July 15, 2013
Hawk Regains Gift of Flight
Feather replacements and specialized care enable red-tailed hawk to fly again
Flight is critical to helping a bird hunt for food and escape danger, and losing the ability to fly can often have tragic consequences. However, thanks to the efforts of South Florida Wildlife Center, one badly-injured red-tailed hawk is able to fly high once again.
A dire situation
On September 7, 2012, a red-tailed hawk was admitted to South Florida Wildlife Center with incredible signs of trauma. He was emaciated with mild wounds on his feet, and the flight feathers on his left side were singed, which made it impossible for him to fly. His condition was consistent with electrocution, and he was in desperate need of care.
More bad news came with the results of blood work. Our new red-tailed hawk patient was anemic and dehydrated. South Florida Wildlife Center veterinarians and staff immediately began fluid therapy and a regimen of antibiotics. Thankfully, after several days of careful hand feeding the hawk’s health was greatly improved, and he was moved to an outdoor enclosure where he could live while the natural moult process rebuilt his wings to full plumage.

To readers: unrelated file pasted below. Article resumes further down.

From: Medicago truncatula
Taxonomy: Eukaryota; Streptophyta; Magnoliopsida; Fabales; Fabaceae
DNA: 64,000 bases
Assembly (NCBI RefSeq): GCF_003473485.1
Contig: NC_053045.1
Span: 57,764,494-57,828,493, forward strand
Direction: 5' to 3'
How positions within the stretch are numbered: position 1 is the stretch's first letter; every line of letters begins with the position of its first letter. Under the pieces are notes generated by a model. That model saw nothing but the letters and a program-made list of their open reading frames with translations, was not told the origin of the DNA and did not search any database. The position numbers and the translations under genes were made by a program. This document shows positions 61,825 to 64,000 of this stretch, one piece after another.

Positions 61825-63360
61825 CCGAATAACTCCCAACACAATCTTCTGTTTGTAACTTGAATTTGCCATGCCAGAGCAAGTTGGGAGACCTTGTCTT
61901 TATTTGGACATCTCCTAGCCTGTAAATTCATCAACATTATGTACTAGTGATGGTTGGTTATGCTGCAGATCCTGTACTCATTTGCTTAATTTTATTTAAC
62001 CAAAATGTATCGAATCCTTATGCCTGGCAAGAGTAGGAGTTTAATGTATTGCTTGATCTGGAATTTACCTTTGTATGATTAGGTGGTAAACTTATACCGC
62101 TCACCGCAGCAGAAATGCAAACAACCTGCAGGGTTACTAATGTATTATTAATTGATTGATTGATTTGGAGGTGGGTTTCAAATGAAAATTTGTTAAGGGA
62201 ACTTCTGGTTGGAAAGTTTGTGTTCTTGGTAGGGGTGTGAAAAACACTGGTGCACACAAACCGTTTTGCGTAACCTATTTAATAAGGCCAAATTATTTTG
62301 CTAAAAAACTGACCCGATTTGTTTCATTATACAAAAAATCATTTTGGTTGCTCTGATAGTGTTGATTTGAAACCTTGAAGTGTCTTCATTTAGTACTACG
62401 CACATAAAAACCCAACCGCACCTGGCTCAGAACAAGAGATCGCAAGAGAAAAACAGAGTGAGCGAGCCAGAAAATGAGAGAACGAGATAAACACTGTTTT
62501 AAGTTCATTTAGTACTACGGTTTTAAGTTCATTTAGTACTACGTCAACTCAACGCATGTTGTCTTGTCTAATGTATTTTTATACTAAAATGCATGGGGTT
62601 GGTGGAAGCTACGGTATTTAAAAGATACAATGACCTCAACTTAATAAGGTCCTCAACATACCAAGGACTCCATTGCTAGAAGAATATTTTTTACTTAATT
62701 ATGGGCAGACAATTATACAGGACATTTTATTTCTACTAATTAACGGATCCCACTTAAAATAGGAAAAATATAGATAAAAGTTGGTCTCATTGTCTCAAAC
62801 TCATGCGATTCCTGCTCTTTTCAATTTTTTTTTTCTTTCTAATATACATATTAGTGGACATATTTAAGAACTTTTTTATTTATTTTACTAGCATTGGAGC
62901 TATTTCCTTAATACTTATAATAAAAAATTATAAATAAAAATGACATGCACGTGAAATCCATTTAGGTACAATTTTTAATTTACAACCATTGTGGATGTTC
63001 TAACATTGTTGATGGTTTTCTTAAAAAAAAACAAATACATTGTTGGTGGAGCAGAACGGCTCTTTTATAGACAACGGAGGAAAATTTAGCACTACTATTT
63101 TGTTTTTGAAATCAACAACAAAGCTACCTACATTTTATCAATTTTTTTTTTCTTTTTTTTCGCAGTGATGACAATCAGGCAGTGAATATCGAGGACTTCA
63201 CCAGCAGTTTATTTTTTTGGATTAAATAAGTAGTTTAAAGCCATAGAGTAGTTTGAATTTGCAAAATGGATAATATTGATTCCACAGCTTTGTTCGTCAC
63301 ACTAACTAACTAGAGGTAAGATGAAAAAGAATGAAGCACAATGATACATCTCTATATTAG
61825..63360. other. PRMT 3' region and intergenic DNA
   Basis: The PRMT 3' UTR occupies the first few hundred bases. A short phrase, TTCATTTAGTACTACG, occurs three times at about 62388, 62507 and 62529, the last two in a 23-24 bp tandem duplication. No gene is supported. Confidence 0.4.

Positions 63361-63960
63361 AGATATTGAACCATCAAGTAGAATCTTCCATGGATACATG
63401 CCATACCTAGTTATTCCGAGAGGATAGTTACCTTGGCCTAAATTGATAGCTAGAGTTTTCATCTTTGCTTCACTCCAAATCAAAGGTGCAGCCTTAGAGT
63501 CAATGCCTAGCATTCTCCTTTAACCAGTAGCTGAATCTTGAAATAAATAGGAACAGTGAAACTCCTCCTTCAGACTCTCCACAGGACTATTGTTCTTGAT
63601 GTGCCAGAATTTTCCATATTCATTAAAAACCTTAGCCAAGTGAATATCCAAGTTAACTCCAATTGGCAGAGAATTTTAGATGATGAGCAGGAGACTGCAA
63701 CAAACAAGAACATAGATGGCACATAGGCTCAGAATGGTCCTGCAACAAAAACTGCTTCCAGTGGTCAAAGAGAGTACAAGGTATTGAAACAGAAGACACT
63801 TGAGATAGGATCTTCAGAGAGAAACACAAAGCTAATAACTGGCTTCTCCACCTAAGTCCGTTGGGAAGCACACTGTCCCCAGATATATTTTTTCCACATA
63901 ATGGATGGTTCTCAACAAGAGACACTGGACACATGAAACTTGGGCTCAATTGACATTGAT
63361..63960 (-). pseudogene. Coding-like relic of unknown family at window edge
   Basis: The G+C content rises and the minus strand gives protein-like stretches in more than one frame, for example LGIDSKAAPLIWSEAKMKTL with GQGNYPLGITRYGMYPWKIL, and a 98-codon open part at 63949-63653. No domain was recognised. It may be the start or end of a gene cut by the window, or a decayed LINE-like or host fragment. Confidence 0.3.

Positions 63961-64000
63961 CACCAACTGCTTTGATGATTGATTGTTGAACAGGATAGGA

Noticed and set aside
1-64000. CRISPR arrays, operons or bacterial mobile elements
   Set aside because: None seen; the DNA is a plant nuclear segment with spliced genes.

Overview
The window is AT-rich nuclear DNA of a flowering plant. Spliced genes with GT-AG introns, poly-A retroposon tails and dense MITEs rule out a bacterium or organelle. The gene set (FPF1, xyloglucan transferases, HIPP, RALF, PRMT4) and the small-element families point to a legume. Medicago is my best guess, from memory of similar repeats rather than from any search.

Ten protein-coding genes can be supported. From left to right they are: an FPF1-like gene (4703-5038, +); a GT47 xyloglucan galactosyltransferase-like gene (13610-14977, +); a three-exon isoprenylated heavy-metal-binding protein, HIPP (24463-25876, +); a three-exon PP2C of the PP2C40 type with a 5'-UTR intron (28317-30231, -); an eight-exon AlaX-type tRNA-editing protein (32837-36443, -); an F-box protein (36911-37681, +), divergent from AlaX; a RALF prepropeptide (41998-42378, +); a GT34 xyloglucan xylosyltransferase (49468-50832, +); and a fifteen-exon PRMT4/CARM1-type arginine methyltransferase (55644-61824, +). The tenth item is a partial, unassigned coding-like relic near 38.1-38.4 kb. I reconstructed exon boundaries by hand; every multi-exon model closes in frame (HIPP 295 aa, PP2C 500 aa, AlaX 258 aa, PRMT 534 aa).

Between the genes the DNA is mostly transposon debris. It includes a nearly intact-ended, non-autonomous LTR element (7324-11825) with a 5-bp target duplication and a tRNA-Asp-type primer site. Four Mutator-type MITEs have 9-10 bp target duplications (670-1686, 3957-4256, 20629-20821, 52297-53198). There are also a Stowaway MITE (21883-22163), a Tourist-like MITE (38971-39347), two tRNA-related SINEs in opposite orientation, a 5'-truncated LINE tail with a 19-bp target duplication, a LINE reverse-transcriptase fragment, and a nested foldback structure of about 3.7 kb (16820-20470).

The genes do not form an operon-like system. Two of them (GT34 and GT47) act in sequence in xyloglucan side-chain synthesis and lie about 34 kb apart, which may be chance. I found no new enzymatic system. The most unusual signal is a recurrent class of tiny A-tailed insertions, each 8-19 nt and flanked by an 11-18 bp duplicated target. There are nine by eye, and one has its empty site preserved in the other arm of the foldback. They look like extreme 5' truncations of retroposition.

Brand new feathers
Unfortunately, at the beginning of March, 2013, our red-tailed hawk had not moulted and was still unable to fly. South Florida Wildlife Center veterinarians made the decision to give him feather extensions, a procedure known as imping, in an effort to speed up his rehabilitation.
On March 13, 2013, a local falconer meticulously glued 16 feathers onto the healthy shafts of our hawk’s singed feathers. The donor feathers matched our hawk’s feathers in shape and length. They were from a recently deceased hawk who had been in the collection of another local wildlife sanctuary for more than 20 years. Knowing that his feathers would enable another hawk to experience flight once again made it a special experience for all who knew the deceased hawk.
Imping facilitates a bird's rehabilitation by allowing him to use his wings while he waits for his feathers to moult. During the moulting process, the feather extensions shed naturally and are replaced by the bird's own healthy feathers.
Freedom of flight
Shortly after the imping, our red-tailed hawk was moved to a large flight cage so he could test out his new wings. Within days, he was flying again. While his flying was a little clumsy with his borrowed feathers, we knew that his ability to exercise and fly prior to growing new healthy feathers of his own would ensure a successful rehabilitation and release.
On July 14, 2013, the red-tailed hawk was successfully released back into the wild. At the time of release, he had grown back almost all of his own feathers.